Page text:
This doctrine should be coupled with a policy of deliberate nuclear ambiguity about our threshold and prospective use, in order to maintain its efficacy. Keeping the abhorrent and catastrophic nature of a nuclear volley in mind, our endeavour should be to rely to the maximum on deterrence, both conventional as well as strategic. On our side, we need to be extremely cautious on nuclear first use, until all avenues have been exhausted. In a real time situation, if actually confronted with a conventional onslaught, we have to be clear in our own mind, as a matter of strategic policy, on how to respond. Do we unleash a nuclear strike straightaway or do we wait? What sort of nuclear threshold should we define and do we strictly adhere to a threshold agreed upon in a peacetime setting? If and when we finally decide to go nuclear, what level of force should we apply, and if we wait, for how long should we do so? Should we go in for counterforce or counter-value targets or a mix of both? We need to recognise that a nation’s strategic capability is primarily meant for deterrence and deterrence fails if even a single nuclear shot is fired. The most sensible option in case a conventional war breaks out is to desist from going nuclear for as long as humanly possible. A glance at the likely consequences: on the one hand, we possess a fighting chance of retaining our national sovereignty in the long term at least, if not the short, while pursuing the alternate course would result in instant and total annihilation. Even a one megaton strike on each of our two principal cities will not only decimate them beyond recognition but also throw the country back into the dark ages. For whosoever fires the first shot, it will be little consolation that the enemy is devastated a little earlier. Pseudo-analysts keep toying with the idea of firing the first nuclear shot in a desolate wasteland just to let our enemy know the seriousness of our intent. As if there isn’t a better way! To me, this appears to be a rather trivial suggestion to a complex issue, for once our nuclear card has been needlessly revealed, it would not only expose us as an insensitive and immature aggressor inviting the opprobrium of the international community, but also furnish the necessary excuse to our adversary to hit back with whatever it’s got. Our national interest thus dictates that we should have a relatively low threshold when it comes to public utterances, but a exceedingly high one when it becomes apparent that deterrence against a conventional attack has failed. In all probability, the international community is likely to get involved to defuse a potentially hazardous situation before it gets out of hand.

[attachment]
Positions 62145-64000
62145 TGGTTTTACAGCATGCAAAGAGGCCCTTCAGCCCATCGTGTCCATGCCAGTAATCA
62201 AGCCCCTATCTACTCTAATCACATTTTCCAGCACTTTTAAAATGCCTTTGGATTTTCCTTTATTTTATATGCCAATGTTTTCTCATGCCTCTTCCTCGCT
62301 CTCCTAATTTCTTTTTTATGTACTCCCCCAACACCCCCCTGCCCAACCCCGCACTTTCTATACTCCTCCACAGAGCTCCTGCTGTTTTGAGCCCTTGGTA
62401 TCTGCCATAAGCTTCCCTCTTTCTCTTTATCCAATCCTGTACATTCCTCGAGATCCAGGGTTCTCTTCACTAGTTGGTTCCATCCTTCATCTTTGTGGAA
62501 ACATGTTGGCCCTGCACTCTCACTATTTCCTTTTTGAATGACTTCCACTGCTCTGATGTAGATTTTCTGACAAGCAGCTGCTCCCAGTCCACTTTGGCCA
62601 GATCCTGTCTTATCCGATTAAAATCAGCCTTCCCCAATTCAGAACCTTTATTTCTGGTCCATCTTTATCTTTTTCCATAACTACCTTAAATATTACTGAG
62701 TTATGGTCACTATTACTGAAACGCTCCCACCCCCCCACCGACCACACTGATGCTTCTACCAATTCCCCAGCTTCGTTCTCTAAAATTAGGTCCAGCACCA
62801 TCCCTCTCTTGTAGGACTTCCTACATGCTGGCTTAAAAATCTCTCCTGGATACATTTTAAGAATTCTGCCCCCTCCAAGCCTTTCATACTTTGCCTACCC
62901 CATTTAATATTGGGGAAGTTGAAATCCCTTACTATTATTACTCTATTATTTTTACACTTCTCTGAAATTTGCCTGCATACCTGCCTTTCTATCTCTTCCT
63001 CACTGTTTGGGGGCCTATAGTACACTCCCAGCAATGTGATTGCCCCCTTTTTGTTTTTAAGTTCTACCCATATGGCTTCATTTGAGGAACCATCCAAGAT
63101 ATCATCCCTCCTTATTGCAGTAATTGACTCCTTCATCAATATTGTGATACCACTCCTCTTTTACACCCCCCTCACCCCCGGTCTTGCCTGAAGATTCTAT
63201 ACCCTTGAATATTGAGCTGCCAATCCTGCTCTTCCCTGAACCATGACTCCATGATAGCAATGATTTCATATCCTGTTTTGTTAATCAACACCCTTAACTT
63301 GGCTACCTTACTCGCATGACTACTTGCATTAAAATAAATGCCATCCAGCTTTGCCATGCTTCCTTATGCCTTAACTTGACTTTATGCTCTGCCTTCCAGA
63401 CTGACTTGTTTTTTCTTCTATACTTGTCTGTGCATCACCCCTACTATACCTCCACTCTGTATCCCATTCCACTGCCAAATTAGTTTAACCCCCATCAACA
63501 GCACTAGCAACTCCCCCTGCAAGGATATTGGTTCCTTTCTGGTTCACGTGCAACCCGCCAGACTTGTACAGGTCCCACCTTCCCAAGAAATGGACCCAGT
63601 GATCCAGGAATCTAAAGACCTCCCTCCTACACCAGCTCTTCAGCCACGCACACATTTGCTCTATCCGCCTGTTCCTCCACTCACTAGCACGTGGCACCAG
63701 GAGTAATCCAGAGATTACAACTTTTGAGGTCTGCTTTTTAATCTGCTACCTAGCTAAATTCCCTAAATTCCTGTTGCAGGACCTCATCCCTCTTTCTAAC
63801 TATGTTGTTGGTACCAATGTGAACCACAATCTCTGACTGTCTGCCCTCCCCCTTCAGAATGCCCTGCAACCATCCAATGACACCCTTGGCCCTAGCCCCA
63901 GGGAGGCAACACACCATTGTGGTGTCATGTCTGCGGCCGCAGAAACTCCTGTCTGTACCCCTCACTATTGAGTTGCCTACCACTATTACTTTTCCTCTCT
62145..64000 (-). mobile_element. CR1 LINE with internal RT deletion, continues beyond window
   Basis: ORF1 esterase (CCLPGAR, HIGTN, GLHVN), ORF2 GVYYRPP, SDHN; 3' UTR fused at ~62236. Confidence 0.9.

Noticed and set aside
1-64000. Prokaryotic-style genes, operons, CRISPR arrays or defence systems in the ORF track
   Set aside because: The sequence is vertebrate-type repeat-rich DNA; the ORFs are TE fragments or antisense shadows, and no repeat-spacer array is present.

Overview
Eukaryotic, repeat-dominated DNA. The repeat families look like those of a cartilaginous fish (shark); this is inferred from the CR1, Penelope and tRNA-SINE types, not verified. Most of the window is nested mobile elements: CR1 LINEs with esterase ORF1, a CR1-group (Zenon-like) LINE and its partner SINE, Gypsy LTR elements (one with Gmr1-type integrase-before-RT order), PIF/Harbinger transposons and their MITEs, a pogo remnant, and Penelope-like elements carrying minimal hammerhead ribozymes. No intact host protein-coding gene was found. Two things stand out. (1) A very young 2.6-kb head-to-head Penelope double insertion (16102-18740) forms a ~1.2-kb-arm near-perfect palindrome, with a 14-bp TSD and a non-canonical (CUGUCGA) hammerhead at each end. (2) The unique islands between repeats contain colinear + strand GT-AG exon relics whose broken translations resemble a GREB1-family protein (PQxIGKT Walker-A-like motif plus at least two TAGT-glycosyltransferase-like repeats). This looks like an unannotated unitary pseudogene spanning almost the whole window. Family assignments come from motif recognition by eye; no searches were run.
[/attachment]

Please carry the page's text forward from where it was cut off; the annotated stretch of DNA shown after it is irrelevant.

As a fledgling nuclear state, Pakistan has without doubt taken the task of formulating a viable nuclear weapons use policy, which adequately addresses its safety and security concerns, with the seriousness it deserves. This needs to be thoroughly reanalysed from time to time, as a premature or immature judgement call can have irreversible and fatal consequences. Gen(R) K Sundarji had candidly admitted some time back, albeit in fictionalised form, that ‘India has no coherent nuclear weapon policy and worse still, she does not even have an institutionalised system for analysing and throwing up policy options in this regard.’ But this was a little prior to the May ’98 nuclear blasts, after which it is but reasonable to assume that both parties have given serious thought towards formulating their nuclear policy options. The U.S. was initially quite concerned about our virtually non-existent Command & Control mechanisms, towards the strengthening of which considerable effort has since been expended.
Considering our weak economy and the exorbitant costs associated with a nuclear weapons programme, the main task confronting Pakistan is to determine objectively and independently, the level of nuclear and missile capability essential for the stabilisation of its nuclear deterrent. The normal tendency is to go in for the nuclear triad of land, air and submarine based launchers, the latter also providing a most cost effective second strike capability, with some tactical and battlefield weapons thrown into the mix.